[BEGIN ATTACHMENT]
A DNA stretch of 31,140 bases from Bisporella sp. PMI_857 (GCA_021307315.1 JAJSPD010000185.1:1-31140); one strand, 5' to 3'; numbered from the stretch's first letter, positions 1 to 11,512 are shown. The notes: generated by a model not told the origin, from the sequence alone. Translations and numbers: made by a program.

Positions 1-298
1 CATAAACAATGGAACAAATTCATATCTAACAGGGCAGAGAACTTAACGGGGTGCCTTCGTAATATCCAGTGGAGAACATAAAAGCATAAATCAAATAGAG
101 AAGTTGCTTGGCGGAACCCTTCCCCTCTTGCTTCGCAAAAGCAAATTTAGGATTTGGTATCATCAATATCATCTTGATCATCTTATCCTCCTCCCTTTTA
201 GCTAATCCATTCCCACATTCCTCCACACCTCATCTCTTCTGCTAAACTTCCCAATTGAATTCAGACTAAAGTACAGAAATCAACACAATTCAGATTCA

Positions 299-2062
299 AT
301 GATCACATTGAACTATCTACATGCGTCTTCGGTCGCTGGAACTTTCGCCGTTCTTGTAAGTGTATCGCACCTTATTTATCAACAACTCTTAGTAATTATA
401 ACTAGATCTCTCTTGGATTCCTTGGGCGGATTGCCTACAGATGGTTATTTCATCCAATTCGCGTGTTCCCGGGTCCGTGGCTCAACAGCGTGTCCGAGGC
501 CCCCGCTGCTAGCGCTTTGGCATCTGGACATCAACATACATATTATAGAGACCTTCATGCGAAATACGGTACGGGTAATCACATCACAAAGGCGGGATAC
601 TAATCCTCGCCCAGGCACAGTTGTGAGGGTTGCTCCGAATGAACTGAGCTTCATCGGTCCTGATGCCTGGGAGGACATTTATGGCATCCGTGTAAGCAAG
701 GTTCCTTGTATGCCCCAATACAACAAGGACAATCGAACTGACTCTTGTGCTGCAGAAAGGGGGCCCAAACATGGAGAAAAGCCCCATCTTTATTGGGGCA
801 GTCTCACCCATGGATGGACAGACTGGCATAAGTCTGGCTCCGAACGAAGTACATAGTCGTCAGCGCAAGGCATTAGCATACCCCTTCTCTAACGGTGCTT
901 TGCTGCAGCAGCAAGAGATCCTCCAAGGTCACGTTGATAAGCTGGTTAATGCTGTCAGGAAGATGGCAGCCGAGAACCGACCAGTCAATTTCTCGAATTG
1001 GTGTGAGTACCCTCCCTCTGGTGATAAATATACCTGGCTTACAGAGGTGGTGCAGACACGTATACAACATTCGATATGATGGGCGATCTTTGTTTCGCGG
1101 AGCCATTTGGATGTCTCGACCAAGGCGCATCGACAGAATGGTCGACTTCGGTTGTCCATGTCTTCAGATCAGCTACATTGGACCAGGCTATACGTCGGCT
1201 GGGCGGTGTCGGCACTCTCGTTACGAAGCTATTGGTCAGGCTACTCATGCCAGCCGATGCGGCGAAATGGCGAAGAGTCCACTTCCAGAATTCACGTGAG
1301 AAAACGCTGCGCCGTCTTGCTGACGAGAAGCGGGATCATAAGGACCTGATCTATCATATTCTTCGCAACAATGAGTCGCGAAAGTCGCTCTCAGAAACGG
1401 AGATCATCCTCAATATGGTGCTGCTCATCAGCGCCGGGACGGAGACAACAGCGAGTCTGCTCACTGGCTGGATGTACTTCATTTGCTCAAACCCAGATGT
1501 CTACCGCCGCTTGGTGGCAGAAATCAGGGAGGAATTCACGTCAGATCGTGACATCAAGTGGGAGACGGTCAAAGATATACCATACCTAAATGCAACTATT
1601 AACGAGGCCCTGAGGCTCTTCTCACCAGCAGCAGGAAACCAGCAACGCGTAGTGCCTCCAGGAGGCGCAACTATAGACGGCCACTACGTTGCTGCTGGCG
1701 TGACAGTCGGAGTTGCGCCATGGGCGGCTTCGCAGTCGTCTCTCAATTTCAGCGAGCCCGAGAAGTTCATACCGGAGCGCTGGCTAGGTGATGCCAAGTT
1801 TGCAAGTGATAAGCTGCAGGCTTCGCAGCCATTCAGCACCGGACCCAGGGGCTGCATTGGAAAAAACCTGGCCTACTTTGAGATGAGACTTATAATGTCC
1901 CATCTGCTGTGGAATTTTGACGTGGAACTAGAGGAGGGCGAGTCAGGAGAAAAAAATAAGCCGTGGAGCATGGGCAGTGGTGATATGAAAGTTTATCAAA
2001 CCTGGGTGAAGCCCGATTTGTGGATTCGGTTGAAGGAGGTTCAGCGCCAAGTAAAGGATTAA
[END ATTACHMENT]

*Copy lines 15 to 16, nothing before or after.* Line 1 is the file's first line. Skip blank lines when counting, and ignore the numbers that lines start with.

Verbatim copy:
1001 GTGTGAGTACCCTCCCTCTGGTGATAAATATACCTGGCTTACAGAGGTGGTGCAGACACGTATACAACATTCGATATGATGGGCGATCTTTGTTTCGCGG
1101 AGCCATTTGGATGTCTCGACCAAGGCGCATCGACAGAATGGTCGACTTCGGTTGTCCATGTCTTCAGATCAGCTACATTGGACCAGGCTATACGTCGGCT